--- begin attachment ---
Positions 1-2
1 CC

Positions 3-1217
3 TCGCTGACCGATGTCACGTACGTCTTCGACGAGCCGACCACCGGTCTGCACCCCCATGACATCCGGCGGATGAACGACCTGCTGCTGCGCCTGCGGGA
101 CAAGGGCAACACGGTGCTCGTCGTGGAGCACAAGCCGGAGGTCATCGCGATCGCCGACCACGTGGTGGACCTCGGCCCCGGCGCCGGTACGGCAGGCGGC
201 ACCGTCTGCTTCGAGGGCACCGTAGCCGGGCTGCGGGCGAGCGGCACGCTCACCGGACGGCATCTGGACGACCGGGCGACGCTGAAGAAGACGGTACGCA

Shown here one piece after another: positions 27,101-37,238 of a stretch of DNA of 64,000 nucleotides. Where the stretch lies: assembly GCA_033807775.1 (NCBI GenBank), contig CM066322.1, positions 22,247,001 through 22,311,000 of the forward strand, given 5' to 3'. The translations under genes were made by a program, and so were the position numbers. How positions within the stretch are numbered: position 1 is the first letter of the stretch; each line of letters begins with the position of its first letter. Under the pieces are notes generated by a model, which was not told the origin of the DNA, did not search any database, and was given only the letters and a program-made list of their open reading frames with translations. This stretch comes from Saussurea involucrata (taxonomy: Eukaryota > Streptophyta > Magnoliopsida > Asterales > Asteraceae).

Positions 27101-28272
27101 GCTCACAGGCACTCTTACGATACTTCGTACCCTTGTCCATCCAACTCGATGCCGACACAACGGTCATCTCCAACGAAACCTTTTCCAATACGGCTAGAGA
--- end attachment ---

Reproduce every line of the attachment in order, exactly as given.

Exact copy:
Positions 1-2
1 CC

Positions 3-1217
3 TCGCTGACCGATGTCACGTACGTCTTCGACGAGCCGACCACCGGTCTGCACCCCCATGACATCCGGCGGATGAACGACCTGCTGCTGCGCCTGCGGGA
101 CAAGGGCAACACGGTGCTCGTCGTGGAGCACAAGCCGGAGGTCATCGCGATCGCCGACCACGTGGTGGACCTCGGCCCCGGCGCCGGTACGGCAGGCGGC
201 ACCGTCTGCTTCGAGGGCACCGTAGCCGGGCTGCGGGCGAGCGGCACGCTCACCGGACGGCATCTGGACGACCGGGCGACGCTGAAGAAGACGGTACGCA

Shown here one piece after another: positions 27,101-37,238 of a stretch of DNA of 64,000 nucleotides. Where the stretch lies: assembly GCA_033807775.1 (NCBI GenBank), contig CM066322.1, positions 22,247,001 through 22,311,000 of the forward strand, given 5' to 3'. The translations under genes were made by a program, and so were the position numbers. How positions within the stretch are numbered: position 1 is the first letter of the stretch; each line of letters begins with the position of its first letter. Under the pieces are notes generated by a model, which was not told the origin of the DNA, did not search any database, and was given only the letters and a program-made list of their open reading frames with translations. This stretch comes from Saussurea involucrata (taxonomy: Eukaryota > Streptophyta > Magnoliopsida > Asterales > Asteraceae).

Positions 27101-28272
27101 GCTCACAGGCACTCTTACGATACTTCGTACCCTTGTCCATCCAACTCGATGCCGACACAACGGTCATCTCCAACGAAACCTTTTCCAATACGGCTAGAGA